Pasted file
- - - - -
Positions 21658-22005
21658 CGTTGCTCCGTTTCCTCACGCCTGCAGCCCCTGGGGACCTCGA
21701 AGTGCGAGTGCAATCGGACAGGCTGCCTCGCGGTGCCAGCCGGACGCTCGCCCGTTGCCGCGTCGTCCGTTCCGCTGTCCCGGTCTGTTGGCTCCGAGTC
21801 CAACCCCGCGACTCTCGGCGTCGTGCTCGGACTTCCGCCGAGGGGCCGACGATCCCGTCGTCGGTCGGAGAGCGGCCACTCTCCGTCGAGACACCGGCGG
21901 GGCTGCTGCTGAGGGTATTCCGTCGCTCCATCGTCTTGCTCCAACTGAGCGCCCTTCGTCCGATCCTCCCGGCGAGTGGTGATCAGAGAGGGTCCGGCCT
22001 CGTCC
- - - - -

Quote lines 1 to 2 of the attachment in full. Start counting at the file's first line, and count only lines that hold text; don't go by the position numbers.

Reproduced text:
Positions 21658-22005
21658 CGTTGCTCCGTTTCCTCACGCCTGCAGCCCCTGGGGACCTCGA